Dave Ramsey is America’s trusted voice on money and business. He’s authored seven national best-selling books: Financial Peace, More Than Enough, The Total Money Makeover, EntreLeadership, Dave Ramsey’s Complete Guide to Money, Smart Money Smart Kids, and The Legacy Journey. The Dave Ramsey Show is heard by more than 12 million listeners each week on more than 575 radio stations and digital outlets.
As a seasoned communicator and Ramsey Personality, Rachel Cruze has been speaking to groups as large as 10,000 for more than a decade. The daughter of Dave Ramsey, she joined Ramsey Solutions in 2010 and uses the knowledge and experiences from growing up in the Ramsey household to educate others on the proper way to handle their money wisely and stay out of debt. Rachel co-authored the #1 national best-selling book Smart Money Smart Kids with her dad. Her new book, Love Your Life, Not Theirs, releases October 2016.
A popular and dynamic speaker on the topics of personal finance, retirement and leadership, Chris Hogan helps people across the country develop successful strategies to manage their money in both their personal lives and businesses. He is the host of the Retire Inspired Podcast and the author of Retire Inspired: It's Not an Age; It's a Financial Number, a #1 national best seller. For more than a decade, Chris has served at Ramsey Solutions as a trusted financial coach and Ramsey Personality.
Chris Brown is a nationally syndicated radio talk show host, pastor and dynamic speaker carrying the message of stewardship and intentional living nationwide as a Ramsey Personality. Available on radio stations across the country, Chris Brown's True Stewardship provides biblical solutions and sound advice for questions on life and money. Prior to joining Ramsey Solutions in 2014, Chris spent seven years leading many to Christ while growing churches in North Carolina and Florida. Chris and his wife, Holly, live in Franklin, Tennessee, with their three children.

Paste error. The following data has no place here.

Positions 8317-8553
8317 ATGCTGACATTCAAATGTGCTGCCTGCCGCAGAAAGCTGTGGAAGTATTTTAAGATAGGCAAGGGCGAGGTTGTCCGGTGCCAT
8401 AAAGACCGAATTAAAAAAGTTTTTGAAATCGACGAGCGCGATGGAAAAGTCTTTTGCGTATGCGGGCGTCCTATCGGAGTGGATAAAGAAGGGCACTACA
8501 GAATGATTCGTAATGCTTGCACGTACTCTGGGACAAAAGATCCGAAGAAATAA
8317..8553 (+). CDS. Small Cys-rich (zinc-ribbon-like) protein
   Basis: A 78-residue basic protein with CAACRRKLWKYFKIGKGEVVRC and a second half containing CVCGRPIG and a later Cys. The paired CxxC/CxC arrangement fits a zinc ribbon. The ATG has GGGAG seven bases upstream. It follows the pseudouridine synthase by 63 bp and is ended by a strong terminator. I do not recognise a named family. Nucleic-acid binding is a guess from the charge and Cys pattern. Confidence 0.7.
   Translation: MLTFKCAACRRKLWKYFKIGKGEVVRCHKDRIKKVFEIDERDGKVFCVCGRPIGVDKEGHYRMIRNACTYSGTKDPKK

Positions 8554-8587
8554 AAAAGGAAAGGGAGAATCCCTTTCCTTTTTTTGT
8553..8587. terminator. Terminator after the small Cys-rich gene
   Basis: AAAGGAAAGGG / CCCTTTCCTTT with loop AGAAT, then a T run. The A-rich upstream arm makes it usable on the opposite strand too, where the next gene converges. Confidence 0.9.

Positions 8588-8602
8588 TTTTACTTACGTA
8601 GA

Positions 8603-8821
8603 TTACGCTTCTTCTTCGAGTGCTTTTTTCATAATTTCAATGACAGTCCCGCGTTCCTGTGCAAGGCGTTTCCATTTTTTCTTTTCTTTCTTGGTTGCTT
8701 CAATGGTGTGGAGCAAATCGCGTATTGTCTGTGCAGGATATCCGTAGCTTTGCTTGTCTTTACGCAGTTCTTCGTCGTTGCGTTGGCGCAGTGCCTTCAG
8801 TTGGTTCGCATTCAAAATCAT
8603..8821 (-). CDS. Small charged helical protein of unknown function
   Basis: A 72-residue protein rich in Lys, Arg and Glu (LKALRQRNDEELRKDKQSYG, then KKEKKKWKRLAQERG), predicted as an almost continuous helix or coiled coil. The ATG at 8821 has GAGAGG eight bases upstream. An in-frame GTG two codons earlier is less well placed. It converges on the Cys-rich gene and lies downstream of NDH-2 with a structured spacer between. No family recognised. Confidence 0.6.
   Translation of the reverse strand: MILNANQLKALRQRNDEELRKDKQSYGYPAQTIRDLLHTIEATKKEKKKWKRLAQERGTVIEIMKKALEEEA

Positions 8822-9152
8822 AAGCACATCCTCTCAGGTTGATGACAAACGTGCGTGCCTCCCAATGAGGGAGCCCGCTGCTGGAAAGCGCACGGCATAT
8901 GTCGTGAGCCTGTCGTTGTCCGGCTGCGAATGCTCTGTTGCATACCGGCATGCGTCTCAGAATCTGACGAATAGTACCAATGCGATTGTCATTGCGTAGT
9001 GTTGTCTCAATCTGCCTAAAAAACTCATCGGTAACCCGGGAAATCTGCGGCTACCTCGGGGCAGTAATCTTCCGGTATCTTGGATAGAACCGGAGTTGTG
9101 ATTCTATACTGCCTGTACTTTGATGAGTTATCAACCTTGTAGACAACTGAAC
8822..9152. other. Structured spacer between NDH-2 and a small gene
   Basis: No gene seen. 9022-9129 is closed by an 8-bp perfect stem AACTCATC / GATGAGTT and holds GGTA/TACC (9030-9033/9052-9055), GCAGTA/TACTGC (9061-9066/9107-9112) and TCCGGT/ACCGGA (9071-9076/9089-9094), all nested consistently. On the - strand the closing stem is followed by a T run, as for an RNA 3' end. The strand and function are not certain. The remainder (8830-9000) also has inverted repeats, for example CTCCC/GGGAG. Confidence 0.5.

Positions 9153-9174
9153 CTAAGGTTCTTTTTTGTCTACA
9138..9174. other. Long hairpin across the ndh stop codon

An inspiring and enthusiastic presenter, Christy Wright has spoken to groups of thousands at corporate events, women's conferences and some of the country's top universities. Christy is also a certified business coach whose direct and genuine presentations cover a range of topics from business and money management to personal development and goal setting.
At age 19, Anthony ONeal was deep in debt and short on hope with no direction of where his life was headed. But after hitting rock bottom, he turned his life around and committed to helping students find and pursue their passions. Since 2003, Anthony ONeal has helped thousands of students succeed with money in their work and personal lives. Now Anthony has joined Ramsey Solutions to spread this encouraging message to students nationwide as a Ramsey Personality.
Nobody wants to have the dreaded “will discussion” with their parents. It won’t be easy, but it’s absolutely necessary.
My dad is an estate/finance attorney… we have no idea what’s in his will because it’s none of our business. It’s still planned out and spelled out on paper, but his finances are not our business now.
It feels like you did not even watch the video because she explains why it is important and why it should be your business…